Monday, 12 April 2021

Space Quest V - Encounter At Gangularis

Written by Joe Pranevich

Welcome back! Where we last left Space Quest V, I had just passed our Starcon exam and was granted my first ship: the SCS Eureka, a garbage scow. Still, everyone has to start somewhere and I’m sure that I will be working my way up the command ladder to be commanding a mighty starship in no time. Even if it’s small, we have a ship and a crew! 

Now, how should I begin? I know! We’ll have some jaunty theme music followed by one of those “Captain’s Log” things that provide exposition without forcing characters to tell each other things that they already know. Since this isn’t 1990s web design, you’ll have to click here for the soundtrack. The score is credited to Timothy Clarke and Christopher Stevens. We listened to the latter’s work in our previous Dynamix adventures including Willy Beamish, Rise of the Dragon, and Heart of China. It’s a fun score that riffs nicely both the earlier Space Quest games as well as Star Trek. I am completely unqualified to talk about music, so let’s jump straight into:

Encounter at Gangularis

Captain’s Log, Stardate: Tuesday afternoon, just after lunch. Having been granted my first command, I am eager to explore strange new worlds and collect trash where no one has gone before. Not everyone is up for such an important task, but I have the soul of a janitor. Litterbugs beware! My first task will be to get my ship out of spacedock and out into open space. After that, it’ll be the second star to the right and straight on until morning.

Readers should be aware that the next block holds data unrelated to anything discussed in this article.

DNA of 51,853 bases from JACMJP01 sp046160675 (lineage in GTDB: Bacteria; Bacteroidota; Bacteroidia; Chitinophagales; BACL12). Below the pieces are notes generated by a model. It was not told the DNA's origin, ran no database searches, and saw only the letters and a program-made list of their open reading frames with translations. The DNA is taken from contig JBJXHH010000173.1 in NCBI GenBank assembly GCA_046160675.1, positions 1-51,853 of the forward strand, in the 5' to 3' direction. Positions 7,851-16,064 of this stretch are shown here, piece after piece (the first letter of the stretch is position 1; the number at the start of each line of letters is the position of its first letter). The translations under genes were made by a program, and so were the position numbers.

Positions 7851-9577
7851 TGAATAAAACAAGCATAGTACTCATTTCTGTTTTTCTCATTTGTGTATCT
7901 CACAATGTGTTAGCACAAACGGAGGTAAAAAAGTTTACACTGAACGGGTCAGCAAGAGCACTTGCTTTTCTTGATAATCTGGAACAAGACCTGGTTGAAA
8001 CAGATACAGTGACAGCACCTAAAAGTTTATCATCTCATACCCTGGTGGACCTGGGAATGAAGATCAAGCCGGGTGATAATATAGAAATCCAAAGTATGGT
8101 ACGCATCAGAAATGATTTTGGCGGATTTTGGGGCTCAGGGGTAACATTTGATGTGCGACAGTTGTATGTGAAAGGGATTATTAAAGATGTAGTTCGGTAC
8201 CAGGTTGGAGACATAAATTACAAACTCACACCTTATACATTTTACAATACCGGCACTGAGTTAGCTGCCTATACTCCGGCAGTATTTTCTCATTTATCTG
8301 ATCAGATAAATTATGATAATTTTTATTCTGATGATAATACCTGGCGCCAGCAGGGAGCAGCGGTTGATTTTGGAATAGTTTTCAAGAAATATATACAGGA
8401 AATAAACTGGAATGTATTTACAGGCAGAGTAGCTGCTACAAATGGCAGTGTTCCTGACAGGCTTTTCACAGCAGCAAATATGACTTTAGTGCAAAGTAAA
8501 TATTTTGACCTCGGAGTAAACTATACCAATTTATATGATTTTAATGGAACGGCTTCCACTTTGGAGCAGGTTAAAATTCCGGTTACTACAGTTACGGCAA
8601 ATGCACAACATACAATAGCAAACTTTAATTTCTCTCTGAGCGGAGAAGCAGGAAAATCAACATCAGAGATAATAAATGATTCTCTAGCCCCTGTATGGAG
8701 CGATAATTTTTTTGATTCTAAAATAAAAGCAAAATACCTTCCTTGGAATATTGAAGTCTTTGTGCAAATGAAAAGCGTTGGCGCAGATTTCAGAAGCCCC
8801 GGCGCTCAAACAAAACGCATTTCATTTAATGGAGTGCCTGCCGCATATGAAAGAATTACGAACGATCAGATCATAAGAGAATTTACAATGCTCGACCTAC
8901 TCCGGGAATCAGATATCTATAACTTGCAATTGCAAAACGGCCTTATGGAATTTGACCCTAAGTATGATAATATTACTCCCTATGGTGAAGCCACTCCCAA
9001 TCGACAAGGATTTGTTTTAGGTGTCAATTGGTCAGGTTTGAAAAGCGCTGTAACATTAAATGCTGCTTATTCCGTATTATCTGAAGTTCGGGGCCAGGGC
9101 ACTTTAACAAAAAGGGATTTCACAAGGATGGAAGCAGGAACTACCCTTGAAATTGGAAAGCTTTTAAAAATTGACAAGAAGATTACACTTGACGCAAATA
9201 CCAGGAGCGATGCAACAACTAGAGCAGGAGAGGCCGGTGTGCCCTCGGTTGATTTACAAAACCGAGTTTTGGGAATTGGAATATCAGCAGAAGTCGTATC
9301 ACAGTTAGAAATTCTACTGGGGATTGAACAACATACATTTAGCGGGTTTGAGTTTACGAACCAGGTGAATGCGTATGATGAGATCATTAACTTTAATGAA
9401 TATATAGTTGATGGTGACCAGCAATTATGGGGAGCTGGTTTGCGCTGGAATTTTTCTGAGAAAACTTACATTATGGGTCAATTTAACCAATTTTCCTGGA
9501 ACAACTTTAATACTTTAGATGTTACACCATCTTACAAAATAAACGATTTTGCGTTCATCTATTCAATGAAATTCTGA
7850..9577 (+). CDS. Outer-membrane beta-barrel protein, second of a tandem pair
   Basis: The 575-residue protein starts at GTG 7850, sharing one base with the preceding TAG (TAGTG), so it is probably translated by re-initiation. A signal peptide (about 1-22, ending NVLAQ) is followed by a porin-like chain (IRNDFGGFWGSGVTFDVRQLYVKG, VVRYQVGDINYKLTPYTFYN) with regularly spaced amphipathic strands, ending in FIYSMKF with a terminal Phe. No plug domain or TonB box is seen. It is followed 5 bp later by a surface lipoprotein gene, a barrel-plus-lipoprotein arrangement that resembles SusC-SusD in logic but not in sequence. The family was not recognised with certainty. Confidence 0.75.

Saturday, 10 April 2021

Missed Classic: The Palace of Deceit: The Secret of Castle Lockemoer – Half-WON! with REQUEST FOR ASSISTANCE

Written by Will Moczarski
This, my friends, is only a half-won, a won-ish, a sort-of won post which must be a first for the blog. What does this mean, you ask, and how did this come about? Have a little faith and a little patience and I shell tell you all how I succeeded at playing through The Palace of Deceit: The Secret of Castle Lockemoer after a massive amount of parser-wrangling, cursing, keyboard-smashing and wailing – and yet I did not succeed. I will thus start my post with a request for (software) assistance, unusually, because maybe if not all is won at this point, maybe not all is lost either.